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looking for a bit of advice - Carers UK Forum

looking for a bit of advice

Share information, support and advice on all aspects of caring.
The Social Worker is coming out to see us as apparently everyone in our area is to be switched to self directed support under a personalised budget. I get the impression that he only regards my husband as our son's carer and not me despite the fact that I am the one who gets the carers allowance for our son. We don't know what to expect from this meeting. Since I have now been diagnosed with 4 fractured vertebrae and osteoporosis I cannot help my husband with the care like I used to and he has been doing everything for the last 18 months on his own.
Should we be getting two disabled people's assessments and a carers assessment? Or should it be 2 carers assessments and 1 disabled person (my son)? SW says that carers don't get a budget on their own and what carers do for a disabled person is taken off what the disabled person gets in their budget so basically they will be using us as unpaid workers even though he says no one is forcing us to care. So what we do is taken into account when calculating the personal care budget but we get nothing from it is that right?

Eun
Hello Eun - sorry but, personally speaking, I can't help here !

But - I think I know a 'man who can' :) I suggest you contact the Carers UK Advice Line team I'm sure they should be able to be able to give you advice on the best route to take and what to expect from the meeting.

As the telephone line is generally oversubscribed I'd recommend emailing them in the first instance (with a telephone contact) - their contact details are here

http://www.carersuk.org/help-and-advice/talk-to-us
Hi Eun

I'm not sure of the law as it stands in Scotland so Susie's suggestion is probably best. But, as a matter of existing principles that I believe are UK-wide, I'd suggest the following:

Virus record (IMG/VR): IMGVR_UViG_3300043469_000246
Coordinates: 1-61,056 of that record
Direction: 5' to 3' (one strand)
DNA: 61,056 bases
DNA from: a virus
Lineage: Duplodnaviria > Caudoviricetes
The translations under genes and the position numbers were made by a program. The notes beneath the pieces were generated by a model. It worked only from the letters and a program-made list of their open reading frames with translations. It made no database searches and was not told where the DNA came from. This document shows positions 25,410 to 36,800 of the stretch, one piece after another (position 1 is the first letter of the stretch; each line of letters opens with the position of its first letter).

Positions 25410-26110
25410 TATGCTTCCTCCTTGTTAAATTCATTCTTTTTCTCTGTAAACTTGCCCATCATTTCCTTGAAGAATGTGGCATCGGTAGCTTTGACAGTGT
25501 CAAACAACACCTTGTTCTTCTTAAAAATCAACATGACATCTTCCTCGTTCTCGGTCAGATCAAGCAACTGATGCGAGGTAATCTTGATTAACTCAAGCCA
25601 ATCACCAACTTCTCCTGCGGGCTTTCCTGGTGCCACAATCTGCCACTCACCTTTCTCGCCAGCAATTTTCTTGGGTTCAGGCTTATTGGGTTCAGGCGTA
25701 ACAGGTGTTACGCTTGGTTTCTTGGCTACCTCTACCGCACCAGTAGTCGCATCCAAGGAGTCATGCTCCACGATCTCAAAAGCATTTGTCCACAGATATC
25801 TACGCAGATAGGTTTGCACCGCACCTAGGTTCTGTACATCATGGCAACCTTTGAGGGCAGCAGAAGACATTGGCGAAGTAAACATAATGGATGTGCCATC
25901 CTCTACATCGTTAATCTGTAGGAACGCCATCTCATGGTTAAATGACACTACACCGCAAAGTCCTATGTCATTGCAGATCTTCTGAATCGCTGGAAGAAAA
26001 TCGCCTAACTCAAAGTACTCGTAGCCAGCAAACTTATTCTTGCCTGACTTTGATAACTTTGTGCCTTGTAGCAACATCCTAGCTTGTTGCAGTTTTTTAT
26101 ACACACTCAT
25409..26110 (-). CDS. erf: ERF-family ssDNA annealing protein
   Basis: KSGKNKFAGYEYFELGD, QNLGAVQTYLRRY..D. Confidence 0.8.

Personal budgets are calculated on what is not already being done by carers. So your point about what you do being taken into account but getting nothing for it is essentially correct. Carers have always been seen as a resource to be used and Jeremy Hunt has recently reinforced that by stating that not enough families provide care in the UK compared with other countries. He's another on my list of people I don't want to meet with witnesses ;)

The Carers Assessment should reflect what carers cannot do, or are struggling to do - or plain unwilling. That should add back at least some cash. For example, if there's a task that your husband finds difficult but he does it anyway, he must point out that it's causing him problems (health, for example), or that he is no longer willing/able to do it. That way it becomes a task that needs to be funded.

I'd be willing to bet you are still a carer for your son to at least some extent, if not as much as before since the osteoporosis/fractures. You'll be doing something. That should be acknowledged, as should the fact of your own health needs. If your husband is also caring for you at all, his Carers Assessment needs to show that too - and where it is adding to his own difficulties.

In other words, I think there needs to be two Carers Assessments, and probably two assessments for disabled people. Either way, I strongly suggest you have someone at the meeting with you - doesn't have to be an advocate although that would be good, a friend would be fine. Someone to act as a witness, perhaps take notes. Just in case you're not happy with what happens and can give independent evidence if you need it.
My son's DP assessment is based on the fact that he needs someone with him almost all the time. It's been acknowledged that I have health problems, and therefore even when M is home, my eldest son can be paid for looking after him, but for various reasons, he doesn't want to be paid for this anymore. As a result, there is more money we can spend during the week on a better care package for M when he's in his flat. In your situation Eun, if Rob needs care 24/7, then I would argue that his care package should reflect that. As you should not be caring, is your husband really fit for caring either? I seem to remember he had some problems too? If so, young Rob should have a handsome package of 24/7 care. I agree with Charles, have an independent witness at the meeting, I ended up needing one because SSD agreed one thing, then minuted something completely different!!! Hope it goes well for you.
If not an independent witness, film everything on your phone. Rob will know how!! :)

All the VERY best to you, as always.....Kindest, Jenny.